What Are My Title IX Rights?
Title IX of the Education Amendments of 1972 is a federal civil rights law that prohibits discrimination on the basis of sex in any federally funded education program or activity. The original purpose of Title IX was to open opportunities for women to be involved in collegiate athletics and to receive athletic scholarships.
In the 70s and 80s, federal court cases began to determine that sexual harassment was a form of discrimination on the basis of sex under Title VII employment protections and Title IX was expanded to protect students against sexual harassment. Sexual harassment was later determined to include sexual assault.
Title IX was changed for the first time in 2020 by Betsy DeVos, the Secretary of Education under the Trump Administration. The changes have sparked major debates in the way Title IX works for and against survivors. It is a confusing and complicated document that makes it difficult for survivors to know their rights.
Under Title IX, both the complainant and respondent have a right to:
Have an advisor of choice present during the process (which may include an attorney if permitted by the school)
Present evidence or have witnesses speak on their behalf
Have timely access to information that will be used at the hearing(s)
Be present at pre-hearing meetings that provide an opportunity to present their testimony
Receive the final hearing decision in writing at the same time as the other party without being required to sign a non-disclosure agreement
Have a right to appeal the decision
Colleges must ensure that someone who experiences sexual violence or sex-based discrimination has access to support services and take actions to prevent further violence, harassment or assault. They can issue no-contact orders to the accused and make reasonable changes to class schedules, living arrangements, and/or extracurricular involvement of the survivor. The school - not the complaining student - is also responsible for the costs incurred for accommodations that are deemed necessary.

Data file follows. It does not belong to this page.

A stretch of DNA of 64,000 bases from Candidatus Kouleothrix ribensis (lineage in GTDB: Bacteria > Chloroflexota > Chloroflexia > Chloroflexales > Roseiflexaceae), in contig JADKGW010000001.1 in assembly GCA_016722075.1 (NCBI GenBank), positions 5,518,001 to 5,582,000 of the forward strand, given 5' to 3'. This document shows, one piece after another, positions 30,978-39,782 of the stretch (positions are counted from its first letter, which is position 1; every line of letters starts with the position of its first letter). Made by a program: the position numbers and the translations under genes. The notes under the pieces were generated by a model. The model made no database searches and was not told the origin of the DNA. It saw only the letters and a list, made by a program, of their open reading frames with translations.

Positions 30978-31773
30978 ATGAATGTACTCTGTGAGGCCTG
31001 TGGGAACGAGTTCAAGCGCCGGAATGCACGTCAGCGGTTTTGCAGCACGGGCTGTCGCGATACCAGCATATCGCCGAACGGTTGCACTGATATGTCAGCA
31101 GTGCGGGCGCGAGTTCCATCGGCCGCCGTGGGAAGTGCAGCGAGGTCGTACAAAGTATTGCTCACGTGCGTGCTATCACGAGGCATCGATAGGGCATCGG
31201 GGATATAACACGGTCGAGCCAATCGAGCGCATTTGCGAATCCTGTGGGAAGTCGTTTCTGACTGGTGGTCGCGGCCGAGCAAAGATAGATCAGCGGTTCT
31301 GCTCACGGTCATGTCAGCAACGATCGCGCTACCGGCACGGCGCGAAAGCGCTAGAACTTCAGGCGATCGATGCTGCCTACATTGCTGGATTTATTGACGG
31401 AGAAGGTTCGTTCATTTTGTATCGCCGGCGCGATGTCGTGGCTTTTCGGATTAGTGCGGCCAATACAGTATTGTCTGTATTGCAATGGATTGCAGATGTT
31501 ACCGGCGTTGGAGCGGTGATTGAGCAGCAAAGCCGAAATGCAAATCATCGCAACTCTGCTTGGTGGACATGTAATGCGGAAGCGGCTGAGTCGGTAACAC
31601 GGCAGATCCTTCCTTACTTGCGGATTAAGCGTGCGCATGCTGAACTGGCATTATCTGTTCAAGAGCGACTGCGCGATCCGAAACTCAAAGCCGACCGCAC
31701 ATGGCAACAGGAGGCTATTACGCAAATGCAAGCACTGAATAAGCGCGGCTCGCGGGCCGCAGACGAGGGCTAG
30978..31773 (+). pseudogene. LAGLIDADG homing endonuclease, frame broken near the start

Institutions of higher learning such as colleges and universities are required to publish a nondiscrimination policy online and have it available in print across campus. Your school must have unbiased Title IX coordinators who complainants and respondents can report to. Schools must also adopt and publish a grievance procedure outlining Title IX procedures.
School employees must be trained to handle reports or witness of sexual harassment. Employees must be able to report their obligations under Title IX, students' options and confidentiality, and the students' right to file a Title IX complaint and criminal complaint.
The new Title IX rules have shifted the Title IX process to look more like a criminal trial, with the sharing of information mimicking the discovery process and the new rules requiring IN PERSON hearings. While the hearings can be structured so the complainant and respondent are not in the same room at the time of the hearing, it does require a cross examination. This can prove problematic when a survivor is being represented by a victim advocate they have disclosed to and the respondent is being represented by an attorney. The invasive and confrontational cross examination process is a large part of why many survivors do not report.
Informal resolution (IR) methods are popular amongst students who file formal Title IX complaints. These processes occur after the filing of a complaint but before the formal hearing process and are intended to provide a range of possible outcomes. Title IX coordinators determine whether or not IR is appropriate considering the allegations being made and will supervise the process. Parties are not required to be in the same room or confront one another during this process and any signed resolution reached is binding. Conditions may be proposed as part of the final IR agreement, such as an admission of responsibility, disciplinary/punitive sanctions, counseling, and involvement in educational programing.
Knowing where and how to report Title IX complaints and knowing your rights is important in fighting sexual assault on college campuses.